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Can Ransomware Devastate your Data in the Cloud?

June 24, 2014 | Heroix Staff

Security concerns have always been an issue in Cloud adoption. Any time your servers and data are not physically under your control, you have to ask questions about how access to those servers is handled, and how the data on those servers is secured.

For applications that aren’t hosted in the Cloud data breach problems exist as well, Cloud based applications didn’t seem to have any significant vulnerabilities beyond those of other web based applications.

At least, that was until last week. On June 17th, Cloud based service provider Code Spaces had an intruder gain access to their Amazon control panel. On the Code Spaces home page, they provided the details of the attack, and outlined the repercussions for their company. Basically, an intruder gained access to Code Spaces’ Amazon EC2 control panel and demanded ransom in order to leave the site. When Code Spaces tried to lock the intruder out, the intruder began deleting customer data. By the time Code Spaces had removed the intruder, most of their data and backups had been partially or completely deleted.

It took only 12 hours from the time the DDOS attack began to the time it ended with Code Spaces regaining control. Given that DDOS attacks are not uncommon, it was certainly less than 12 hours before they realized they had an intruder and formulated a plan to deal with the intruder. Since this is a fairly new security scenario, it is unlikely that the company’s backup plans (retrieved from the Internet Archive) included dealing with intentional malicious deletions, and they also trusted that redundant Cloud based backups would be sufficient.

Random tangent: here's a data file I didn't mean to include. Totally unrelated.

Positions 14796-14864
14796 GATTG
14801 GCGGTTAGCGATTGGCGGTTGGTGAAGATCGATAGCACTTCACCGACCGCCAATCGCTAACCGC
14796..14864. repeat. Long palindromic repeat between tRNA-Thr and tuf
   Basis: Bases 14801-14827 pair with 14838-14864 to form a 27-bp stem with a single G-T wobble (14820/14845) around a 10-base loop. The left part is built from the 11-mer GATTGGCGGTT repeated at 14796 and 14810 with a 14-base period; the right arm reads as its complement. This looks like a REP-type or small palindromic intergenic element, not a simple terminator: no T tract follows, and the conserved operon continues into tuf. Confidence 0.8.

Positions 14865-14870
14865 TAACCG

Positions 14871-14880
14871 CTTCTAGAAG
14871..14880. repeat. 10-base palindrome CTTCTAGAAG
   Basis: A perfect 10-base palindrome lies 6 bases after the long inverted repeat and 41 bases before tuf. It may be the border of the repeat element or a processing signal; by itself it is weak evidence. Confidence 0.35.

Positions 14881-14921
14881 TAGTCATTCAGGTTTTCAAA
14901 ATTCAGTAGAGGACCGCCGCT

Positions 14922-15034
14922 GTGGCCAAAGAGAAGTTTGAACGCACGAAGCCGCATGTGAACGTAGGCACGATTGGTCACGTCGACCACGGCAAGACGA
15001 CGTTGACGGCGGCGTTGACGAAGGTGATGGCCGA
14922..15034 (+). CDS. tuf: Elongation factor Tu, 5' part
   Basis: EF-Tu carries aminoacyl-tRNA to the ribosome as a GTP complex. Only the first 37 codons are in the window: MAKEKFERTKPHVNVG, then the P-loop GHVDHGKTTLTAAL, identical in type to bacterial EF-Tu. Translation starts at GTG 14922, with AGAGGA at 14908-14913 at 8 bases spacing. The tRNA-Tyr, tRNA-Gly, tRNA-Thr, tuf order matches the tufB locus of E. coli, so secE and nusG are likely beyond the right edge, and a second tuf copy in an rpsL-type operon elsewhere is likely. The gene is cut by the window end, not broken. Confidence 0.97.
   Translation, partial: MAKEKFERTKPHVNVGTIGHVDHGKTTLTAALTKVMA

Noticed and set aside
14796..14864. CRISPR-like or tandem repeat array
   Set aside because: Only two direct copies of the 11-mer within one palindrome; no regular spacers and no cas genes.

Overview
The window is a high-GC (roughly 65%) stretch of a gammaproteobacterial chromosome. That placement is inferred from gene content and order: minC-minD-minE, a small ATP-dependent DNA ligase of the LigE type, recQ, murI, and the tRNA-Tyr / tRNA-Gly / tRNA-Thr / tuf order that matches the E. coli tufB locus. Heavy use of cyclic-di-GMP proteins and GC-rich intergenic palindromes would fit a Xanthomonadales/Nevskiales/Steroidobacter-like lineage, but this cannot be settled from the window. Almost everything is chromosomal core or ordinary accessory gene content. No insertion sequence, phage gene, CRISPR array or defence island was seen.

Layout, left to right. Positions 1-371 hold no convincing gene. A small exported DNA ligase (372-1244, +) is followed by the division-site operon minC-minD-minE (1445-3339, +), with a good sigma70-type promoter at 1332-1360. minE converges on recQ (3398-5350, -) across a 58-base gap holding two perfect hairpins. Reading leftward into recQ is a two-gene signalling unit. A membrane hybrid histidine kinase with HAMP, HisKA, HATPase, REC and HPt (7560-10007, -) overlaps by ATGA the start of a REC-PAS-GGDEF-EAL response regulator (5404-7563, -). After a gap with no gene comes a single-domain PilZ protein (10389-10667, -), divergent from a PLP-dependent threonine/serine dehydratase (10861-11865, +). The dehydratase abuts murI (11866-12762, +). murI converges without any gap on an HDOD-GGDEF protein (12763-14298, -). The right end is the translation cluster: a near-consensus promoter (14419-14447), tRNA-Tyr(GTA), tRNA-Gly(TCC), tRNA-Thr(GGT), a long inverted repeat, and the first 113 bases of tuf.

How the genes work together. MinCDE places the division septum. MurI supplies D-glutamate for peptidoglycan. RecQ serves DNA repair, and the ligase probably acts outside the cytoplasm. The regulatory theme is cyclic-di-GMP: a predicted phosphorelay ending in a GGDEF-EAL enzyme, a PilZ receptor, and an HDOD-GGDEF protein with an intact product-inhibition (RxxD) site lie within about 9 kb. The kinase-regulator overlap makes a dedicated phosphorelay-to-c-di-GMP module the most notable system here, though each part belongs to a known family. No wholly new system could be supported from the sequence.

Code Spaces provided SVN and Git hosting, and Project Management to its customers, and stated that their priority was to get as much data back as possible. They went on to state:

Code Spaces will not be able to operate beyond this point, the cost of resolving this issue to date and the expected cost of refunding customers who have been left without the service they paid for will put Code Spaces in a irreversible position both financially and in terms of ongoing credibility.

As such at this point in time we have no alternative but to cease trading and concentrate on supporting our affected customers in exporting any remaining data they have left with us.

In the company’s twitter feed, they say that they will publish a “full detailed report” soon. Until then, this incident brings up a lot of questions for Cloud users. How exactly did the intruder gain access to the control panel? Was there a security hole on Amazon’s part, or a user error on Code Spaces part? If someone does gain unauthorized access to your Cloud control panel – how can you lock them out before they cause any damage? Is there a safe way to keep all of your backups in the Cloud, or is an offsite backup still a necessity?

In the midst of the marketing hype surrounding Cloud based computing, Code Spaces will serve as an example of a worst case scenario. Hopefully Cloud users will pay enough attention to the details of how Code Space was hacked to avoid similar problems, and look more closely at whether the Cloud is sufficient for their needs.